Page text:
Indonesian President Joko “Jokowi” Widodo has said that the general elections will be held as scheduled on Feb. 14, 2024, quashing rumors that his government is trying to delay the polls and extend his term beyond the constitutional limit.

“Let the people know that the stages and schedules for the simultaneous general elections and regional elections have been set,” the President told a Cabinet meeting on the 2024 simultaneous general and regional elections on Sunday.

“These need to be made clear to avoid speculation [. . .] that the government is trying to delay elections or speculation on a presidential term extension and also a third term.” The Cabinet meeting was held at the Bogor Palace in West Java and attended by, among others, Coordinating Political, Legal and Security Affairs Minister Mahfud MD, Coordinating Maritime Affairs and Investment Minister Luhut Binsar Pandjaitan, Coordinating Economic Affairs Minister Airlangga Hartarto and Home Minister Tito Karnavian.

Over the past few months, numerous politicians – particularly those within the ruling coalition – and Cabinet ministers have supported a proposal to extend Jokowi’s final term by delaying the 2024 elections, despite strong opposition from other parties.

Early this month, Jokowi attended the national gathering of the Village Administration Association (Adepsi) at the Senayan sports center in Central Jakarta, during which thousands of village heads reportedly chanted their support for the extension.

But last week, Jokowi ordered his ministers to stop calling for an extension of his term or the postponement of the 2024 elections.

He asked them to instead focus on handling the rising threat of inflation but stopped short of outright rejecting the idea of having his term extended.

Jokowi’s statement came on a day before a larger students rally is to be held on Monday with the main aim of protesting against proposals looking to extend his final term in office past its constitutionally mandated date.

A string of student-led protests has been held across the country, including in Bogor in West Java, Makassar in South Sulawesi and Semarang in Central Java in the past week.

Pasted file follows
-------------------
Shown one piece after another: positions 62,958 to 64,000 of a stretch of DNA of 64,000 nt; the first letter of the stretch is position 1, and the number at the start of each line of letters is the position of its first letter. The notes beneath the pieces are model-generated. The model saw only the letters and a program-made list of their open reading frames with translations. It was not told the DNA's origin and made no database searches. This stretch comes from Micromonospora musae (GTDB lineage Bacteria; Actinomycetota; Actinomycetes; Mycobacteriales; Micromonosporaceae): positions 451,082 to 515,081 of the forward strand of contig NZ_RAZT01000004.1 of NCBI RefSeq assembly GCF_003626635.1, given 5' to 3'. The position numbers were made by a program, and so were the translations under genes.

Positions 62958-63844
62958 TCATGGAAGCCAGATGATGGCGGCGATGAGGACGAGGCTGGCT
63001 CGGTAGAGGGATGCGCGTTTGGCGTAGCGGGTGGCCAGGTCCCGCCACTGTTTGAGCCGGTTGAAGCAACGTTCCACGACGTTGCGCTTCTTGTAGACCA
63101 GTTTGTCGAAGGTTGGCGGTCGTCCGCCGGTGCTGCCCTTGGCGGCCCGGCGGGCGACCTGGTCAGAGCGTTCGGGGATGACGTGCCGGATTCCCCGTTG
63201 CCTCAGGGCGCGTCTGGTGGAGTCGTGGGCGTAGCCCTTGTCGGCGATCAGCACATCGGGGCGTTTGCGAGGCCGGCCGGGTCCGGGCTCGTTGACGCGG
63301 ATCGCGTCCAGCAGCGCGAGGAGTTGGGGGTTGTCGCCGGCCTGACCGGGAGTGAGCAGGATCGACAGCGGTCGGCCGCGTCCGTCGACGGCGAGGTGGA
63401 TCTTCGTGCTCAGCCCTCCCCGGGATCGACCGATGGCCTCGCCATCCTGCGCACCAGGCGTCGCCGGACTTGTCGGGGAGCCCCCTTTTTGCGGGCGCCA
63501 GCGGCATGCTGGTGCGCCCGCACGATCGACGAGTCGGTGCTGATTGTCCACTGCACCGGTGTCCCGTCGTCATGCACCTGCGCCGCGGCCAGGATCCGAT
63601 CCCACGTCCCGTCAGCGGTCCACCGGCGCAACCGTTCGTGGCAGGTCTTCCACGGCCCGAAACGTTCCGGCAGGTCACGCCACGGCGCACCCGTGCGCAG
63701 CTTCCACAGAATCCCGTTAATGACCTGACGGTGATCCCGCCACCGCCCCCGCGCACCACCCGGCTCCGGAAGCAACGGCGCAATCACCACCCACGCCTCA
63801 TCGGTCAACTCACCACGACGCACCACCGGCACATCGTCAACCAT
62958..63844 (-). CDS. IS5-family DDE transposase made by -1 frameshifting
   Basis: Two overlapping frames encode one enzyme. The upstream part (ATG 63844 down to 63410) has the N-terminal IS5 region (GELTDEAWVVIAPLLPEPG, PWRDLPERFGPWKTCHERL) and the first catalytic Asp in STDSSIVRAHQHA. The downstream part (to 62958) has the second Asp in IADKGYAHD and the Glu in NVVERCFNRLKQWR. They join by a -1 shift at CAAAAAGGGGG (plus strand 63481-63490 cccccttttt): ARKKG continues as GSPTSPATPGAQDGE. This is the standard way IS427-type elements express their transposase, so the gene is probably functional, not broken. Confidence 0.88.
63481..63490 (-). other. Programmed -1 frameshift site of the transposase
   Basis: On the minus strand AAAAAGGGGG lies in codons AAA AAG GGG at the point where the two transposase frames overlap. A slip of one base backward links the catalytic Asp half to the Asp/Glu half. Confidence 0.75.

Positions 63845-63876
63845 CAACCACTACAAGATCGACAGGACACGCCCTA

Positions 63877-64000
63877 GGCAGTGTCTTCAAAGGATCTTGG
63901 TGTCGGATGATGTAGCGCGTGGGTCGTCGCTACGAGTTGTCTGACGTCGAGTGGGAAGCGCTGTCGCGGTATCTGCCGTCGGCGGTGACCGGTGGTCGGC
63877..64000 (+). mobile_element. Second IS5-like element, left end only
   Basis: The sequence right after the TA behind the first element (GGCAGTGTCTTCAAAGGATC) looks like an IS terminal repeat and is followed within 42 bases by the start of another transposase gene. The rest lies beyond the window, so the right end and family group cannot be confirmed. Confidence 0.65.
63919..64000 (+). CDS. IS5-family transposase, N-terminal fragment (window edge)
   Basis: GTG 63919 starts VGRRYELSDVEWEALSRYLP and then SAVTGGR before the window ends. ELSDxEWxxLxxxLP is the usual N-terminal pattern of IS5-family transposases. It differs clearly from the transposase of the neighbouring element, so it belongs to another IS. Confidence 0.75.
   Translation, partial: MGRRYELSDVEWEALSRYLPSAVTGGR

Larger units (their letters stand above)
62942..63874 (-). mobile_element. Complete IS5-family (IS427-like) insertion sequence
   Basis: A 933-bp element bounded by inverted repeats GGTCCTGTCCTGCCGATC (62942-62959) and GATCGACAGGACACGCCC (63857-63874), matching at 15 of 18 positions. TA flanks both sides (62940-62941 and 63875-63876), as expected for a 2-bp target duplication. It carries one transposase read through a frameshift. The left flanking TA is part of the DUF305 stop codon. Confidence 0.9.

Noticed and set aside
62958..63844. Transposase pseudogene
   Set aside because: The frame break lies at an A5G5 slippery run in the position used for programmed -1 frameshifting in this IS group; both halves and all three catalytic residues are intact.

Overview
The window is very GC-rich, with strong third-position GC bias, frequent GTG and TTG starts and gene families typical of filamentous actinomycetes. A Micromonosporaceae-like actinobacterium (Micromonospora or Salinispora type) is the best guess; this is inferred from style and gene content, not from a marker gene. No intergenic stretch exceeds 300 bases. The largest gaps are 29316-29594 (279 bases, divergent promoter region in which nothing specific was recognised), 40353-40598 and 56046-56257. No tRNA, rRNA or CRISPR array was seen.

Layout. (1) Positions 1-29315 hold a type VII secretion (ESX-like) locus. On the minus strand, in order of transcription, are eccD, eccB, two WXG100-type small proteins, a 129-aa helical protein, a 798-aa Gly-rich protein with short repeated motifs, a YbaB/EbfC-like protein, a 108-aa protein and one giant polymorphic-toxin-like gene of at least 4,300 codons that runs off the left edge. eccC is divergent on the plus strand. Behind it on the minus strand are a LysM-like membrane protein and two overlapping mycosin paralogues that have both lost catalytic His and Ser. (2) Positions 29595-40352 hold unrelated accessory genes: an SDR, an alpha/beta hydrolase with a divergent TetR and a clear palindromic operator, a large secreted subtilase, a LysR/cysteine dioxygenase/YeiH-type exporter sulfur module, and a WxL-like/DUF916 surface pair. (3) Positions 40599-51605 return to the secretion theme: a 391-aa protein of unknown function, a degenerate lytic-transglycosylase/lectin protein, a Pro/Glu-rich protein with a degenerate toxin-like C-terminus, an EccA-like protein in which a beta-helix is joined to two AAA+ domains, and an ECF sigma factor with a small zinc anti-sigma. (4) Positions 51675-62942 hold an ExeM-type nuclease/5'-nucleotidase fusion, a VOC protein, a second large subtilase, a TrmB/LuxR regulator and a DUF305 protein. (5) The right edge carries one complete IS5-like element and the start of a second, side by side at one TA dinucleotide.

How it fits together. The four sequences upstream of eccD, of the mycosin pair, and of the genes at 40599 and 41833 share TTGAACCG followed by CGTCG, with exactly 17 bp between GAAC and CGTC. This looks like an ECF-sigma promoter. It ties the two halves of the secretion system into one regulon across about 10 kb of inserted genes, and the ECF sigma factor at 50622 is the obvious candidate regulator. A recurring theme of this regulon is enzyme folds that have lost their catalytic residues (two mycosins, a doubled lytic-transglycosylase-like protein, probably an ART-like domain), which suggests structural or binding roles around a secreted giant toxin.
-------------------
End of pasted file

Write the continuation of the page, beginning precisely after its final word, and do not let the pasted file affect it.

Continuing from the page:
But Monday’s demonstration is shaping to be larger, with around 1,000 university students from different schools across the country under the National Association of University Student Executive Bodies (BEM SI) banner set to gather in front of the State Palace in Central Jakarta.

The Jakarta Police have planned to redirect traffic and close several main roads around the State Place starting Monday morning.

BEM SI spokesperson Luthfi Yufrizal said on Friday that on top of the list of student demands was for Jokowi to “firmly reject” a postponement of the 2024 elections or a third-term presidency, calling both “a clear betrayal of the Constitution”, Kompas reported.

According to Luthfi, university students were also calling on the President to review the New Capital Law, especially its controversial provisions surrounding the project’s environmental, legal, social, ecological, political and economic impacts.

The New Capital Law was passed by lawmakers following speedy deliberations in January, but it has met continuous resistance, with a number of groups having already filed a judicial review against it at the Constitutional Court.

BEM SI’s third demand calls on Jokowi to stabilize prices and maintain the availability of basic household commodities. This has come from rising global commodity prices and an energy crisis that has been exacerbated by Russia’s invasion of Ukraine creeping into the country, with staple food and fuel prices soaring in the past few months.

Political analyst Ujang Komarudin said the student demonstrations were a result of Jokowi’s lackluster response to talks of a term extension.

“Students still have doubts about Jokowi’s indecisiveness,” Ujang, executive director of the Indonesia Political Review, said on Saturday as quoted by Tempo. “Students would not take to the streets if Jokowi had given a clear, firm and straightforward statement [of rejection].”

In response to the planned rally, the government has said that while holding demonstrations were part of the country’s democracy, it needed to be carried out “in an orderly” manner.

“We will not hinder any political discourse from the public, even with all its pros and cons, because that is the kind of freedom we used to fight for,” Coordinating Political, Legal and Security Affairs Minister Mahfud MD said in a statement over the weekend.

The government, Mahfud said, has coordinated with law enforcement officials in order to ensure that the demonstration would go smoothly but emphasized there should be no violence or the use of weapons by law enforcement officers.